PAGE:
I’ve got a pump similar to this one.
I shopped around to find one still made in the USA. My last one lasted 23 years before it got too much crud in it to keep pumping. I likely could have cleared out the debris to get it pumping, but it still would be 23 years old. I swapped it out for my spare and haven’t had any further problems. After sitting a week, a month, or a year, I turn the key till the ignition is on, wait 10 seconds, pump the throttle pedal once, turn the key, and it starts. Longest it sat was for two years in a carport… it needed a boost, but I then drove it 75 miles home after filling the tank down the block. The battery didn’t recover, but the 1.5 hour trip home was unexpected.
 

knuckle47

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That is the exact reason my t-birds start so poorly after sitting and they do install an electric “assist” pump on a temporary o switch to help eliminate that problem.
i crank it until the oil light goes out, pump the pedal twice and ….vrooom ! My 47 knucklehead had a routine..kick once to prime, retard the spark, turn on the key and kick once to start…every time

this no gas issue never seemed to have happened back in the 70’s but, I may not have a full memory of those days
 

Skreddy

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That is the exact reason my t-birds start so poorly after sitting and they do install an electric “assist” pump on a temporary o switch to help eliminate that problem.
i crank it until the oil light goes out, pump the pedal twice and ….vrooom ! My 47 knucklehead had a routine..kick once to prime, retard the spark, turn on the key and kick once to start…every time

this no gas issue never seemed to have happened back in the 70’s but, I may not have a full memory of those days
I was big into shovelhead and ironheads when I was a young man (like 5 years ago). Same thing, they had a procedure and they’d start right up. I’ve helped many a fella in a parking lot start his old Harley because they didn’t know that bikes routine. I miss/hate kickstarts.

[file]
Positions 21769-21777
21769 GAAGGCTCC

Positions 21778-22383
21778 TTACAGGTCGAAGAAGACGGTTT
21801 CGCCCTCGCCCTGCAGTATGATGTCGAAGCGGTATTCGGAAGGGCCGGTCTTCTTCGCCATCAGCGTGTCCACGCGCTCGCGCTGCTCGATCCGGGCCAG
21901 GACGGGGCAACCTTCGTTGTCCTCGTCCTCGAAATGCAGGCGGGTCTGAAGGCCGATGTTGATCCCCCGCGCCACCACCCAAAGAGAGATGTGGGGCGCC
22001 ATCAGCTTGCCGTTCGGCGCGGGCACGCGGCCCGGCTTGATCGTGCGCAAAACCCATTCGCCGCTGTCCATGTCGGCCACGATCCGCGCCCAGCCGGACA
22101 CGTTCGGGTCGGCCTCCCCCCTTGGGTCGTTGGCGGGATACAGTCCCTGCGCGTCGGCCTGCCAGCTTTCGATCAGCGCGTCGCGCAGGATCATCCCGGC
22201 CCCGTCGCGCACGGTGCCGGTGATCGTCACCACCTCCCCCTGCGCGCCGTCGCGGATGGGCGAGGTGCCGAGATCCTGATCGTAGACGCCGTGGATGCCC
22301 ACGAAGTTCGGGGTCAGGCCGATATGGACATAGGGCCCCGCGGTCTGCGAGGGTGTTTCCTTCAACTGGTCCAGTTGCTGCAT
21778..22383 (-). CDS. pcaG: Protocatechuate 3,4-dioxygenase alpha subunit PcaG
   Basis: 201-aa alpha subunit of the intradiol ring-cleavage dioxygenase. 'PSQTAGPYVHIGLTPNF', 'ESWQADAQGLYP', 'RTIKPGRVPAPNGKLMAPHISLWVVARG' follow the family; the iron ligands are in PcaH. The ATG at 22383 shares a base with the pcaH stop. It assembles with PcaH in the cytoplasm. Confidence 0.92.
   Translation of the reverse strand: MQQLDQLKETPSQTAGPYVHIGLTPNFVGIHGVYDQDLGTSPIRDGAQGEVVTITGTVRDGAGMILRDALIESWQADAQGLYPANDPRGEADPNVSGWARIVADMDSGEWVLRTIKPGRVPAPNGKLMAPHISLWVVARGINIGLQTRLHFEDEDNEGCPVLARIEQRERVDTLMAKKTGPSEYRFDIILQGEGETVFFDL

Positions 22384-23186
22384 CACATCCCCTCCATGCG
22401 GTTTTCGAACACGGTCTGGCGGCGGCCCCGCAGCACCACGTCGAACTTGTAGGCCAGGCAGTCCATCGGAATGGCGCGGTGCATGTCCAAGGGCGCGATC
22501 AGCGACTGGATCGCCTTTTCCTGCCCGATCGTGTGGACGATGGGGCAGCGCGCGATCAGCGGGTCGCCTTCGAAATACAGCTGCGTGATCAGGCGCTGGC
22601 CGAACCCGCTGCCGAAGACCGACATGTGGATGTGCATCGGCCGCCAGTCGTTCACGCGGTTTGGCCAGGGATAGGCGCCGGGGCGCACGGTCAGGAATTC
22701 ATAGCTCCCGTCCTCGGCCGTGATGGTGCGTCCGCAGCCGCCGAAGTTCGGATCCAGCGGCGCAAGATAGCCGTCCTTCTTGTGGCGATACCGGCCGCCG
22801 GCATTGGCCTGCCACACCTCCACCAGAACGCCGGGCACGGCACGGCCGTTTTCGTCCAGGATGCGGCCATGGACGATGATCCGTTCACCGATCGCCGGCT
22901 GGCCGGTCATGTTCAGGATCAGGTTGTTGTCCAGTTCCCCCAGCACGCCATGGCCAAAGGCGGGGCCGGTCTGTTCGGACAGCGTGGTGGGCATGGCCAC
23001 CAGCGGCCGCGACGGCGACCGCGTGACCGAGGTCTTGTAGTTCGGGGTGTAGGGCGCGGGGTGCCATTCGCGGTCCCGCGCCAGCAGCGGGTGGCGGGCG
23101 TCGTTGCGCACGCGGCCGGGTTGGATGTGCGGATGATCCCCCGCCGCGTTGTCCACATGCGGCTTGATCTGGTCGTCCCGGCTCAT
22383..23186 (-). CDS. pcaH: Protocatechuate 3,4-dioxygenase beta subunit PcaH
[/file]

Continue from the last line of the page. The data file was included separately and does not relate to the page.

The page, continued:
knuckle47

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@Skreddy youre funny…. You went from young man to old man in 5 years? Now you’ve got me running scared. I have discovered since getting my land cruiser that I have all of the old motivations again ….but man do I run outta steam quickly..
 

Skreddy

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@Skreddy youre funny…. You went from young man to old man in 5 years? Now you’ve got me running scared. I have discovered since getting my land cruiser that I have all of the old motivations again ….but man do I run outta steam quickly..
I am a grumpy old man at the age of 38. I’m sure it’s purely coincidental, but I noticed it right about the time I had kids….
 

1MAC

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The only reasons to choose a carburetor over EFI are nostalgia, cost, or the need for absolutely crazy horsepower.
EFI means no more stuck floats, incorrect jet size for elevation, off-camber fuel starvation or dealing with a choke on cold days.
Why do modern engines go 200k miles and still burn little oil? Back in the 80s, an engine with 100k miles was shot. Because the fuel/air mixture was not accurately controlled. Rich mixtures lead to raw fuel in the cylinders washing the oil off and premature wear.